After a walk-off home run, it’s not normal to see the head coach pull aside the hero of the moment and point out something wrong.
A snapshot of Sunday afternoon at Hillenbrand Stadium after Jessie Harper hit her 11th home run of the season — a two-run shot in the bottom of the eighth that gave No. 12 Arizona the 8-6 win over 19th-ranked James Madison — coach Mike Candrea motioned Harper to come over to him.
Harper almost committed a base-running error by touching celebrating teammate Hillary Edior while approaching third base. According to Candrea, if Harper, a junior, touched Edior, a senior, before stepping on home plate, it would have been ruled the third out of the inning, negating the two runs.
The game would have went to a ninth inning with the game tied at 6, Candrea said.
“Again, you would think most of these kids who have played a long time would understand things but we still get stupid questions (about rules),” Candrea mentioned. “They just sometimes aren’t students of the game. That’s something that we have to force upon them.
“Know how to play the game. Knowing the rules is a big part of it.”
Harper, who finished 1 of 4 with three RBIs, called it a “blonde moment.”
She also said Edior approaching her was a “bro moment.”
“It’s all good, it’s all good,” she said. “It was just a whole bunch of weirdness. I’m just happy that we won. That was a dogfight. It won’t happen again. We’re well aware of that situation now.”
This replay shows that Harper and Edior did not touch each other but came close:
Jessie Harper with the game-winning home run, her 11th of the season. What a finish. Arizona is now 15-5. pic.twitter.com/LmwUzIllXw
— Javier Morales (@JavierJMorales) March 3, 2019
Arizona, 15-5, keeps winning in spite of itself — the Wildcats committed three errors in the win over James Madison — and it’s obvious that Candrea is frustrated by his comments.
His team has still won 13 of its last 14 games with the lone loss in that stretch to Oklahoma in a one-run game last week at Palm Springs, Calif. The Wildcats won all five of their games in the invitational this weekend.
Of the thriller against James Madison, one in which Arizona blew a 4-0 lead, Candrea said:
“We shouldn’t have got in that situation,” Candrea said. “Trying to get some of the kids to relax while they are playing defense. It’s really crazy. I haven’t seen it.
“It seems like it happens more here than anywhere us. We let them back in the game.”
Taylor McQuillin (7-4) pitched the whole game, finishing with seven strikeouts and only one walk. Two of the runs McQuillin allowed were unearned.
McQuillin went through the first three innings unscathed without allowing a hit to that point. Arizona’s lineup built a 4-0 lead by then behind an RBI single and home run by Malia Martinez.
James Madison rallied for four runs in the fifth inning to tie the game thanks in part to a throwing error by Harper at shortstop on a routine play that would have ended the inning.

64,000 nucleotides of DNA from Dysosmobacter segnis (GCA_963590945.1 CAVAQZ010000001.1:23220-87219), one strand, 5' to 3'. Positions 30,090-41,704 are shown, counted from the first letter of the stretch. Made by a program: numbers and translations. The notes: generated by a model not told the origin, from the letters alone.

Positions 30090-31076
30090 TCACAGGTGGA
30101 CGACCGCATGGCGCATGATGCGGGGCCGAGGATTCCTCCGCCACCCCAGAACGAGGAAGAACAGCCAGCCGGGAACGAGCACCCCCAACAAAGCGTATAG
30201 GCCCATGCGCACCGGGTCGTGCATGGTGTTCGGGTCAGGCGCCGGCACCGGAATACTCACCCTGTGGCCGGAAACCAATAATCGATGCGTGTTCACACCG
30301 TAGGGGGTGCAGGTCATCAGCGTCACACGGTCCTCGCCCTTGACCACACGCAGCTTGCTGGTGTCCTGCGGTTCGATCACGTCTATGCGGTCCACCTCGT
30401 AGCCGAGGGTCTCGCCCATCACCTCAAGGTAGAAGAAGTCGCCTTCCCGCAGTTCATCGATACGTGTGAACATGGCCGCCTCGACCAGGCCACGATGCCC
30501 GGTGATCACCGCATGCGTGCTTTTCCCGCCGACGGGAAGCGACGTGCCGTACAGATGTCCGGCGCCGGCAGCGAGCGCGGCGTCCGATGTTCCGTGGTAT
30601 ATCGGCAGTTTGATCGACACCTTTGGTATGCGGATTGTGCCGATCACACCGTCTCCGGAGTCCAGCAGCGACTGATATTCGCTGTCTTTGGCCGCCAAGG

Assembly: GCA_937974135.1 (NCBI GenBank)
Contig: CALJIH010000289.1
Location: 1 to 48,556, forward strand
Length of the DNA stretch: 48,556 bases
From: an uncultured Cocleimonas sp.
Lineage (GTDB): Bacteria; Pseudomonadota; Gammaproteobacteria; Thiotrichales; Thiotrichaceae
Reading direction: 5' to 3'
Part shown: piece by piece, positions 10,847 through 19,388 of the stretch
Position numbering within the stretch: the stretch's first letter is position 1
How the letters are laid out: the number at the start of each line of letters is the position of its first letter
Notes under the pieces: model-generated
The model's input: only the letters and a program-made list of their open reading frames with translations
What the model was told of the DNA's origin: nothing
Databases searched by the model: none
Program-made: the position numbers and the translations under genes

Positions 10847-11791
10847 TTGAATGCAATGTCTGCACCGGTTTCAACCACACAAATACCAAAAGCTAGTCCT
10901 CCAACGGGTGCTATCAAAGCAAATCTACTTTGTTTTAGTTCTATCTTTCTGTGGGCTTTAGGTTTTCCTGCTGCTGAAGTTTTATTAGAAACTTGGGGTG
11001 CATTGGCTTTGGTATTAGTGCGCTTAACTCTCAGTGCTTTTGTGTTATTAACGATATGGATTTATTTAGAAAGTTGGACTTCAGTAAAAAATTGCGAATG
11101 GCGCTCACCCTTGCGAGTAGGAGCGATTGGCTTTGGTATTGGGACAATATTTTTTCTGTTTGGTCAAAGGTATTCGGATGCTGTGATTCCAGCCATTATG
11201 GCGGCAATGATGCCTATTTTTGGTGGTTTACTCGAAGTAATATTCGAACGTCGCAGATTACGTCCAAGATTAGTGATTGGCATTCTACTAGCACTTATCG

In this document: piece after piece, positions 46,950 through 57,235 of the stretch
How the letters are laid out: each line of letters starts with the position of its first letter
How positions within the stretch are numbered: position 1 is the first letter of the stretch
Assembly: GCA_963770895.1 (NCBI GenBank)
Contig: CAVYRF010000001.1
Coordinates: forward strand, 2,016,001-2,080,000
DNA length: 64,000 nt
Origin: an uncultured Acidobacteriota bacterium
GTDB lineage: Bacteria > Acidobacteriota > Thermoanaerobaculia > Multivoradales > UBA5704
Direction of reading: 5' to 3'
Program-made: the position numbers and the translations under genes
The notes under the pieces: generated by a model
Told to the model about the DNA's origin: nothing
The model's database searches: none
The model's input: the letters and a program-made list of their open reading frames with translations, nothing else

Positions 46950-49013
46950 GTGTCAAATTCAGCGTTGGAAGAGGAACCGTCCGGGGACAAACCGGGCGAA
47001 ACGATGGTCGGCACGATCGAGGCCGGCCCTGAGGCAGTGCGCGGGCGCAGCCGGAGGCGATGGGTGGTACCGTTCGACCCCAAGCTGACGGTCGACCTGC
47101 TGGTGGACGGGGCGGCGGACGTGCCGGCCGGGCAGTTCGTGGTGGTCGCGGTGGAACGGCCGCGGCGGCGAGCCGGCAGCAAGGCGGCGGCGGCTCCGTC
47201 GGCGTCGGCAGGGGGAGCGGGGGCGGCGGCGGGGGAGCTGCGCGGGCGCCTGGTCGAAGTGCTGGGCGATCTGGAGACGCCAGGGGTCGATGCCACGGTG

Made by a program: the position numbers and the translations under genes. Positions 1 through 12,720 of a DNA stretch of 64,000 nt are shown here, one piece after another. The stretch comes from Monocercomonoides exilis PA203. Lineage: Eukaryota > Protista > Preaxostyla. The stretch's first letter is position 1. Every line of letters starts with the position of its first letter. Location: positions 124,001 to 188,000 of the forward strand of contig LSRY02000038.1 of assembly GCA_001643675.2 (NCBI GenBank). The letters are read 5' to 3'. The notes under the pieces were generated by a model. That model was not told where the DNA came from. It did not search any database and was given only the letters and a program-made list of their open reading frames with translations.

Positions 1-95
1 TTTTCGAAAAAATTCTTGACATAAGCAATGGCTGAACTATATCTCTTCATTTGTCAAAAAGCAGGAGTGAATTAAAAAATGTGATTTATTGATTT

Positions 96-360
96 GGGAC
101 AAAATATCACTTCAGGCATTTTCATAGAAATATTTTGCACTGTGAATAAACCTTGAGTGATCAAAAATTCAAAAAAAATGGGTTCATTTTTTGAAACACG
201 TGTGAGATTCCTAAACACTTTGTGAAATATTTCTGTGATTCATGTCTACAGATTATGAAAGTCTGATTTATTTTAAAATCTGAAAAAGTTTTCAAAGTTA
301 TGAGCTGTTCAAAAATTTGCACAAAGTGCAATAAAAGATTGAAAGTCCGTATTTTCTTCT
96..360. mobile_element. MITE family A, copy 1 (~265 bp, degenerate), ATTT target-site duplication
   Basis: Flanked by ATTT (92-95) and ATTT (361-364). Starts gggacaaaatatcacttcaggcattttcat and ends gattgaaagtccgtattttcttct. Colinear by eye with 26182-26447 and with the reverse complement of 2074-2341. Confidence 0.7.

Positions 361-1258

Instead, her throw to first base sailed high over the head of first baseman Riley Pierce, allowing the Dukes’ fourth run to cross the plate.
“That was a different one,” Harper said in terms of the error being a different mistake. “It’s not too often that is a throwing error that usually occurs but it was definitely one that I felt responsible not getting out of that inning. Taylor was able to pick me back up.
“I was happy my team was able to pick me up from that. Yeah, definitely have to flush those quick.”
Candrea’s tone of voice was telling with his frustration over the mistakes, which are not common for his teams over the years.
He also was complimentary of the fact that his team managed to fight back with two-out rallies in the seventh and eighth to prolong the game and eventually win it.
Riley Pierce hit the ball strong to second base, and it was misplayed allowing pinch-runner Ivy Davis to score in the seventh to tie the game. In the eight, Reyna Carranco’s RBI double off the center field wall with two outs tied the game again before Harper’s home run.
“I thought overall this weekend we had some really good adjustments,” Candrea said. “I thought we hit the riseball as well as I’ve seen from this team in the last three or four years. I think we’re making some progress.
“But on the other hand, you have to pitch, you have to play defense and you have to hit. Defensively, we’re not going to win too many games with three errors, especially with the way they happened. Just some uncharacteristic things.”
Candrea mentioned that Arizona must play the way it practices — staying relaxed.
“When we get in the game, our motor starts running 100 mph … this game is tough,” said Candrea, who lauded Arizona’s maturity for enabling the Wildcats to win while it undergoes these difficult lessons.